steps.

If your synth has on-board editing things can be easier. You can use max’
sysexin to watch what happens when you press the buttons on the synth. In
particular you want to know the codes for requesting data dumps from the
synth. Having that you can capture data, modify it in max and then send it
back.

Once again I suggest my piece, "Colony" as an example of doing this in real
time. Voices are loaded from the synth, bred and then sent back.

Slainte,
Gary Lee Nelson
Oberlin College
http://www.timara.oberlin.edu/GaryLeeNelson


January 27, 2006 | 10:46 am


January 27, 2006 | 3:26 pm

Some responses to Raman….

Midi controllers – I was referring to the connection of midi controllers to
parameters of a voice patch. It would make little sense if controllers A &
C were being used for some purpose and a mutation reassigns to controller B
that may not even exist.

Requesting voice parameters – the Proteus, as I said, is very permissive
about this. You can send messages to change individual parameters with
short sysex messages interleaved with other other time-sensitive data. This
also works on some Yamaha synths.

Work – some things require work. Just because a synth manufacturer didn’t
think a parameter should have midi control doesn’t mean a composer should
accept it.

Single device – I found writing custom control patches well worth the effort
when I had spend >$10K on hardware synths. The idea of custom control is
the very reason we have MSP.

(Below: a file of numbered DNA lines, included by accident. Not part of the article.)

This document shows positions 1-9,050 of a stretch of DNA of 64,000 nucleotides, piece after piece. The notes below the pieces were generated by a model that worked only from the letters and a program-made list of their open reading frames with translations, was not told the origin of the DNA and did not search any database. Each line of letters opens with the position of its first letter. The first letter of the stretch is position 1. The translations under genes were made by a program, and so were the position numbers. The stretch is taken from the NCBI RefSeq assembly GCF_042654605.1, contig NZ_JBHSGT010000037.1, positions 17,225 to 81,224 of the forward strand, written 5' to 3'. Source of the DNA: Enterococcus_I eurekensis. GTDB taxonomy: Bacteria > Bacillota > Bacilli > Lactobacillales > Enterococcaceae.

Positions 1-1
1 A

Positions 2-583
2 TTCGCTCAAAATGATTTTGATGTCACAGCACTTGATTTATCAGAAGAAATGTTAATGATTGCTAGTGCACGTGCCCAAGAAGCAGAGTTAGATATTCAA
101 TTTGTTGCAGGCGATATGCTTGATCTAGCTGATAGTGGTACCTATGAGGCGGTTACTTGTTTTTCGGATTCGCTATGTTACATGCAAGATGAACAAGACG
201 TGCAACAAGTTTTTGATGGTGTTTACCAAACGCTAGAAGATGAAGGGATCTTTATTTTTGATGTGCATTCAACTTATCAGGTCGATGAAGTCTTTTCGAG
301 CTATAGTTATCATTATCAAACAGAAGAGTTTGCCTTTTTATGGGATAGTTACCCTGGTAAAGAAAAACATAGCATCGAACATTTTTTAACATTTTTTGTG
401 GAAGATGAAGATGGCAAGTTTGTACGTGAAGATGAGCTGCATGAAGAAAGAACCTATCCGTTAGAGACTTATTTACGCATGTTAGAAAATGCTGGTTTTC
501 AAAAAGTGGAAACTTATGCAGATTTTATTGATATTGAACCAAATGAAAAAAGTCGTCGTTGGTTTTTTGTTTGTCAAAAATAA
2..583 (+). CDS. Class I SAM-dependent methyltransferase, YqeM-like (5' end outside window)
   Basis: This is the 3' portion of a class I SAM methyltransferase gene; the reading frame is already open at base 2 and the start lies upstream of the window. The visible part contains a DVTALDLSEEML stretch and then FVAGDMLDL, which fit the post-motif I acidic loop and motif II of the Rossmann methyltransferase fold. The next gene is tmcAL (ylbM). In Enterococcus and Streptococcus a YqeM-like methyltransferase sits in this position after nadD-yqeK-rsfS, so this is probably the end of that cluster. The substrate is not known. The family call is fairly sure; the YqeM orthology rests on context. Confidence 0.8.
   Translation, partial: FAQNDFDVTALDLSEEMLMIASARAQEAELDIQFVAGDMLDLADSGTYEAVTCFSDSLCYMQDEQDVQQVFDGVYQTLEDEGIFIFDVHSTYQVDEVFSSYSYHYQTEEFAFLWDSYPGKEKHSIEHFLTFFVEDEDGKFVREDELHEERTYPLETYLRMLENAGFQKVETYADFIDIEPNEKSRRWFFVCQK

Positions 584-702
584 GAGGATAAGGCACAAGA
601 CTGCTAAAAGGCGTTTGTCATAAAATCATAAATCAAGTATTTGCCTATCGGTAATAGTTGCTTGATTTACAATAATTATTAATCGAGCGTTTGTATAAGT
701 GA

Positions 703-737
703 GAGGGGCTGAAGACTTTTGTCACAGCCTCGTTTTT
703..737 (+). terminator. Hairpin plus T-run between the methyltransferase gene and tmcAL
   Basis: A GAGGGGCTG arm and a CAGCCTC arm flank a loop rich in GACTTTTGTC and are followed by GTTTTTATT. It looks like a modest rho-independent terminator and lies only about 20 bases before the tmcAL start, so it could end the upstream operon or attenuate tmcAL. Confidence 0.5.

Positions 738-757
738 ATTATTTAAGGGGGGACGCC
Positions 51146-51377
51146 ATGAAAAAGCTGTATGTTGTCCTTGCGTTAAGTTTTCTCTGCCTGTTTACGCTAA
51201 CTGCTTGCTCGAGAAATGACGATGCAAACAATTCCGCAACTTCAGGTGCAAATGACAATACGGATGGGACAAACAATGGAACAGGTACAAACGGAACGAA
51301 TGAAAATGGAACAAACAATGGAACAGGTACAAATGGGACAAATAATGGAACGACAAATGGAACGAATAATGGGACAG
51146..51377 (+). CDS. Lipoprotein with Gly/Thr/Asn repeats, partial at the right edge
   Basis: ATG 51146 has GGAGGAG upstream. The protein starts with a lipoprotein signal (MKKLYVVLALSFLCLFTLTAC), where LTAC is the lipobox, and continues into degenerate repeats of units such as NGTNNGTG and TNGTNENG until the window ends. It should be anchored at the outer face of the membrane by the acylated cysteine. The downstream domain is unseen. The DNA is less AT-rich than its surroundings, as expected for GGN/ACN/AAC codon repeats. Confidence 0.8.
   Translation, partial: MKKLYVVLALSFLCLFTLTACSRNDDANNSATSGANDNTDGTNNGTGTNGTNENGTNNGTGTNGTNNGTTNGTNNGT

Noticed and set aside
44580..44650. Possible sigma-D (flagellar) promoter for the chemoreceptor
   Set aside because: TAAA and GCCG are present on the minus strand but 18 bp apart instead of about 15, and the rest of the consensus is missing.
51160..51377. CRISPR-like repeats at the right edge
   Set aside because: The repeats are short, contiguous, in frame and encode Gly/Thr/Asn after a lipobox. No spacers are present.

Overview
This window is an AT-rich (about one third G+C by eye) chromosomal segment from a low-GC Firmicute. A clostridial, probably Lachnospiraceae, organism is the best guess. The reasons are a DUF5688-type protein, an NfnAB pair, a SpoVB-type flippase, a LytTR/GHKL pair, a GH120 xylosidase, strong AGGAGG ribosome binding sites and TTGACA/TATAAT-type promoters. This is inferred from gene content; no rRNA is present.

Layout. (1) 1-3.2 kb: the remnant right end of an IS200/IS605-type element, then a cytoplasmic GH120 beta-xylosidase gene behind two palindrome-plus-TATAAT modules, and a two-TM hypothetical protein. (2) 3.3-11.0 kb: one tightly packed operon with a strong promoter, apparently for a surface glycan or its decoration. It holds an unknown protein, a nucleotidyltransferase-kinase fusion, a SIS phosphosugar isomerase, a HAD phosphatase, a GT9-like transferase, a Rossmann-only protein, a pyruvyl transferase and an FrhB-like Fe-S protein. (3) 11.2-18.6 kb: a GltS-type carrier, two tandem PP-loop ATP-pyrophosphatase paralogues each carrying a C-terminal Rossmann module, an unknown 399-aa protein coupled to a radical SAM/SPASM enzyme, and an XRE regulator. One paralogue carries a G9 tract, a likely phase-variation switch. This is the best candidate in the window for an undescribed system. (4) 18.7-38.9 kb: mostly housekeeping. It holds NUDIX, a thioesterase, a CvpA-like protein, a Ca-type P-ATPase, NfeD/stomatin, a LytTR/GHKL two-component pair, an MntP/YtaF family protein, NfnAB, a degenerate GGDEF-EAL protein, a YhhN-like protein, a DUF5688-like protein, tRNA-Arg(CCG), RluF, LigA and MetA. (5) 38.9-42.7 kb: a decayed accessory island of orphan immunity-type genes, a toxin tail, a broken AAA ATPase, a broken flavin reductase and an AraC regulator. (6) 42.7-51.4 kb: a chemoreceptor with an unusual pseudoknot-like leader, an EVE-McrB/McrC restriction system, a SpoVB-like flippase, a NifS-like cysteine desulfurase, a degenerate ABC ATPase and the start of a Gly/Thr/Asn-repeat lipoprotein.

Colony – you can hear it along with other works at

http://www.timara.oberlin.edu/~gnelson/mp3s/Long.mp3s.html

Cheers,
Gary Lee Nelson
TIMARA Department
Oberlin College
http://www.timara.oberlin.edu/GaryLeeNelson


January 27, 2006 | 5:12 pm


January 27, 2006 | 5:53 pm


January 27, 2006 | 9:04 pm


January 27, 2006 | 10:55 pm

On 1/27/06 4:04 PM, "Roman Thilenius" wrote:

> do not overestimate the priviledges you have.
> the designer of the synthesizer decides what a parameter is
> or if he documents it in the manual.

Many hardware designers were/are out of touch with "experimental" composers.
Moving away from hardware synths to software like MSP, SuperCollider,
csound, RTCmix and the like solve some of the problems of going down the
road less traveled. I still write music for traditional instruments and I
accept and revel in their limitations but once over the threshold into
digital media I no longer want to do things the way they have always been
done. I no longer have to.

> with the same logic you could invent new parameters where there
> is also no sysex link – and rewrite the operation system of the
> synth. because you are the composer.

I DO invent new parameters and relationships between parameters crossing the
line between image and sound with ease BECAUSE the designers of
MAX/MSP/Jitter DO understand that the invention of tools is part of the
artistic process.

> and tomorrow you want to choose another president. because you
> are the composer.

I don’t know where you live but I have reasons beyond being a composer to
choose a new president…but I’ll express those views on another list -
perhaps dumpthatchump.org

Cheers,
Gary Lee Nelson
TIMARA Department
Oberlin College
http://www.timara.oberlin.edu/GaryLeeNelson